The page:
The plastics processing industry's overall safety record is improving, but one longtime area of concern — amputations — remains a persistent and dangerous problem.
On the positive side, the industry's overall safety record is getting better. Rates of injury and illness in government data for plastics processing are about half what they were 15 years ago, and the rate for 2019, the last year figures are available, hit a record low for the second straight year.
But even with those gains, amputations remain a stubborn problem, and some observers expect to see a continued government focus on it.
Plastics News analyzed 10 years of federal government safety data for plastics processing companies and found that amputations were by far the most common serious incidents.
From 2017 to 2019, for example, amputations of fingers and limbs made up 49 percent of 400 serious injury cases listed in Occupational Safety and Health Administration records for plastics processing. Other years in the last decade show a similar pattern, although there are some gaps in OSHA data.
Amputations in plastics have been a focus stretching back almost two decades. A 2002 voluntary cooperation agreement between OSHA and the Society of the Plastics Industry Inc., now the Plastics Industry Association, for example, made reducing amputations a major part of its work.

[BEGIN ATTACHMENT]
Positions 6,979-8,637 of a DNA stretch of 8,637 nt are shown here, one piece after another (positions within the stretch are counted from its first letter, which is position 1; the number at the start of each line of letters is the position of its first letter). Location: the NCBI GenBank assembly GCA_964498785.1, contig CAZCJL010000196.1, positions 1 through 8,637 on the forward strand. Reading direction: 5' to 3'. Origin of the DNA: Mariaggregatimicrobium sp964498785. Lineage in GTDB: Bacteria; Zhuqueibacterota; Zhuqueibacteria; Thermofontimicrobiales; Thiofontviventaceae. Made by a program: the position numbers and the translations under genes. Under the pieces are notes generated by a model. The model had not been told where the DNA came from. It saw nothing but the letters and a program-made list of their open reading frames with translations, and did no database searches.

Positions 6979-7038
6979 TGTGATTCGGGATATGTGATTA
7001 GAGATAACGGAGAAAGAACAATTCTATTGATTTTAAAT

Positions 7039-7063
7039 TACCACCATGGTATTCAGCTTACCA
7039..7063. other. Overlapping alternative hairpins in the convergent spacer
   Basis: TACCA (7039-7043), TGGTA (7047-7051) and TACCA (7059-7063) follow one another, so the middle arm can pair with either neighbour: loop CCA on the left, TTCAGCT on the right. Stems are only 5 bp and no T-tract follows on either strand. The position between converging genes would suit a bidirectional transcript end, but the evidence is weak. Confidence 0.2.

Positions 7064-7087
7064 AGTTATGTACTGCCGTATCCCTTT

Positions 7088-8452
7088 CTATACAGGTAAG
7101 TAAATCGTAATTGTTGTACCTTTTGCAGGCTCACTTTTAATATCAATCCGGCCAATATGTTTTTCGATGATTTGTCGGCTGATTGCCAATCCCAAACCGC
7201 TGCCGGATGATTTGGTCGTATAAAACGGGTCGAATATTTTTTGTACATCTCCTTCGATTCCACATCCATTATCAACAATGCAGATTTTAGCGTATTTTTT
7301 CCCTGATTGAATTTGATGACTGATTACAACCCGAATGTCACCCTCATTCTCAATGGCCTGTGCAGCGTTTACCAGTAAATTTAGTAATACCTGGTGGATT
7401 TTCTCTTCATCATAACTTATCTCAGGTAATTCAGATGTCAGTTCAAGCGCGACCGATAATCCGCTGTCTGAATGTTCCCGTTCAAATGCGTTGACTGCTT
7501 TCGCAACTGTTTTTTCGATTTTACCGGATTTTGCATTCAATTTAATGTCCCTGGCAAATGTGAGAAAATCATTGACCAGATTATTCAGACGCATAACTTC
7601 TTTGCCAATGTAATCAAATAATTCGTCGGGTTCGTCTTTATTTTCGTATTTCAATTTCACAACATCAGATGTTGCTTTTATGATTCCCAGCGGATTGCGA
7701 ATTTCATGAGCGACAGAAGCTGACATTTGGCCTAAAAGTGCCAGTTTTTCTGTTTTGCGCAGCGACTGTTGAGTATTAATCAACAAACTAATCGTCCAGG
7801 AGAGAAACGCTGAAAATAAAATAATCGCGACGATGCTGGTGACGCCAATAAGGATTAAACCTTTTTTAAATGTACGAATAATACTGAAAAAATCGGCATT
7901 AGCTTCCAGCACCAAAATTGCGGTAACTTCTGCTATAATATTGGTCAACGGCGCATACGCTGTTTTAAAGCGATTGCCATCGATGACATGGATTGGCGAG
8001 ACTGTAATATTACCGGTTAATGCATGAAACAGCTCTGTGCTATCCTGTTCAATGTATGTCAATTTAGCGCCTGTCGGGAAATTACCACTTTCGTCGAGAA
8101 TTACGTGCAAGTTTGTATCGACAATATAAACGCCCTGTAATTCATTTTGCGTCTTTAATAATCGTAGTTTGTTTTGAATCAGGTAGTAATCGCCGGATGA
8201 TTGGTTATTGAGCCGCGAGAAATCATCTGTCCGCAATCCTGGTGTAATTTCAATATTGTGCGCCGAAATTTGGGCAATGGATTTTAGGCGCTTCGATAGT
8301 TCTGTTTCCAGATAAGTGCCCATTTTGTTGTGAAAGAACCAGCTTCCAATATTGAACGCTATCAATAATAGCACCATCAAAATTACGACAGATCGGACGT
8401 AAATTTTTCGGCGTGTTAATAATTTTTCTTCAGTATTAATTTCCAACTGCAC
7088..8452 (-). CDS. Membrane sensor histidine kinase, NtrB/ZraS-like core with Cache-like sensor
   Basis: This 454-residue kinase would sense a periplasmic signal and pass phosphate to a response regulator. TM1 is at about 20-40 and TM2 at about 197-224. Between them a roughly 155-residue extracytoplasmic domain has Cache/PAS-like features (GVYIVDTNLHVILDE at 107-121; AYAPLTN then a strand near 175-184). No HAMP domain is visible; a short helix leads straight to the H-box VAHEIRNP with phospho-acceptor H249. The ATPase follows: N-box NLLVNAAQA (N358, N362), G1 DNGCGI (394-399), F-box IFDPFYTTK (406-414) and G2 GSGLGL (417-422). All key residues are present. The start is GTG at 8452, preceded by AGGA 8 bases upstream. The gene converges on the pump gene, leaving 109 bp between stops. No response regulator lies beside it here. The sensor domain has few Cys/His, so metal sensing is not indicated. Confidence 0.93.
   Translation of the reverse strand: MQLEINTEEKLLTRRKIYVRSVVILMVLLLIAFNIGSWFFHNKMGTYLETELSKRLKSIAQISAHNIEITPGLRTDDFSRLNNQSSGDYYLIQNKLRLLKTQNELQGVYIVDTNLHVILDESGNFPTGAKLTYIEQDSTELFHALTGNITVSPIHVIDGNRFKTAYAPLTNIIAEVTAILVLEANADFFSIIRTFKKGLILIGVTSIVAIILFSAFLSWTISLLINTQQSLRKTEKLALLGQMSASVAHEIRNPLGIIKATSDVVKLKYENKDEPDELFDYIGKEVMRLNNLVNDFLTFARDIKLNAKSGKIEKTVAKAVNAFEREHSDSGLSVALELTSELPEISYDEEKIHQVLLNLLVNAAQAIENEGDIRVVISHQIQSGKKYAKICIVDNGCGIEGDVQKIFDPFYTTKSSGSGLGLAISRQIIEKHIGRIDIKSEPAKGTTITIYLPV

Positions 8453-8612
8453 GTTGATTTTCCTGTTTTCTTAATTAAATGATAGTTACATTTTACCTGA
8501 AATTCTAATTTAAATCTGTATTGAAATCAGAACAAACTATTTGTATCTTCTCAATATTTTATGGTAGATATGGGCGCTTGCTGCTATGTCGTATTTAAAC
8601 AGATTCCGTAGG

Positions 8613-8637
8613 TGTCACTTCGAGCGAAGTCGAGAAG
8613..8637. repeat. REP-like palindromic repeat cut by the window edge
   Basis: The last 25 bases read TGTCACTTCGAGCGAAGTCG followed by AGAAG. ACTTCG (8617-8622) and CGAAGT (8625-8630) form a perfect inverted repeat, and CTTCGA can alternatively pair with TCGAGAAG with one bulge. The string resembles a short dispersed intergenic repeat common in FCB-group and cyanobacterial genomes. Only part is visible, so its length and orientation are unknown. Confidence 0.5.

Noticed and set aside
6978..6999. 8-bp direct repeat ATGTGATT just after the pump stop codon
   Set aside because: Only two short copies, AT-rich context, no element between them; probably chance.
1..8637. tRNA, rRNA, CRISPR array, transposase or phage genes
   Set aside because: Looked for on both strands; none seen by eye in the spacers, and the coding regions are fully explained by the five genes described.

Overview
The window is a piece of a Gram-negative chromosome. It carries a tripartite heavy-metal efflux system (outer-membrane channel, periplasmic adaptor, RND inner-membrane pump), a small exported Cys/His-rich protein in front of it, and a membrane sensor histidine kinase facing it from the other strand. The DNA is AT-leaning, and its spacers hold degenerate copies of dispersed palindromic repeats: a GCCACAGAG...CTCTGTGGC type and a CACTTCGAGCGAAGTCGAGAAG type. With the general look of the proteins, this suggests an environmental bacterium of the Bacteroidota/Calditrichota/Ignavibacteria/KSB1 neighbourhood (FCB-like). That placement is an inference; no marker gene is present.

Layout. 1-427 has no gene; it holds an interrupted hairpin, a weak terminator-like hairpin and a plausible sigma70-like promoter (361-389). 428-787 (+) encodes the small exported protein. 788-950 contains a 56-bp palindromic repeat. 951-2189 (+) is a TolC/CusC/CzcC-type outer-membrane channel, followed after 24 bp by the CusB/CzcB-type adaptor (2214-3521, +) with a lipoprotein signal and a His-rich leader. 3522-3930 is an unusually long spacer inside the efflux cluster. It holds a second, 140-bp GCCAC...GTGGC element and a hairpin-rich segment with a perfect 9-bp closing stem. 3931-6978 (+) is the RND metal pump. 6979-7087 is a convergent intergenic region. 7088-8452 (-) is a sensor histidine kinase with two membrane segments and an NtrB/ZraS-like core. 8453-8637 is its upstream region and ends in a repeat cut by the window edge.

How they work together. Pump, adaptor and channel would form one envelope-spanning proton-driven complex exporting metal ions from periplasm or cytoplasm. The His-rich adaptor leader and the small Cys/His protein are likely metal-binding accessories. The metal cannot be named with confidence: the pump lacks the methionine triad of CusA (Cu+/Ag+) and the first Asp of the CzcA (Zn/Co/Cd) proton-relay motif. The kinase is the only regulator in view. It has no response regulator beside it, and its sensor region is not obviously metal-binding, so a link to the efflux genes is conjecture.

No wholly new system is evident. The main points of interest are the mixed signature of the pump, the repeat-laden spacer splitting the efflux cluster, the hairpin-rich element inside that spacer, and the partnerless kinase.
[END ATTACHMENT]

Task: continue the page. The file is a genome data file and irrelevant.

And it remains a concern for regulators today.
A 2019 update to OSHA's National Emphasis Program on amputation risks put four sectors of plastics processing on a list of 75 targeted industries. The agency based that list on safety data from 2014 to 2018. Those segments are plastic pipe; plumbing fixtures; profiles; and a large, catchall category in government data for miscellaneous plastics processing.
Two lawyers who work with manufacturers said companies should expect more scrutiny of amputation hazards from OSHA as well as a more muscular agency in general under President Joe Biden's appointees.
"They will be a lot more enforcement-oriented," said William Wahoff, a lawyer in the Columbus, Ohio, office of Steptoe & Johnson PLLC. "I would be really, really emphasizing to employers to look for the amputation hazards on extrusion machines and in various plastics processing machinery."
Nelva Smith, another lawyer at Steptoe & Johnson, expects OSHA budgets to rise significantly and for agency staffing levels to rise.
She sees amputation incidents as more likely to trigger in-person inspections by OSHA, and Wahoff said he thinks amputation incidents could become triggers for more comprehensive investigations.
"I think things are trending back to where they were, where an amputation can trigger a wall-to-wall inspection," Wahoff said.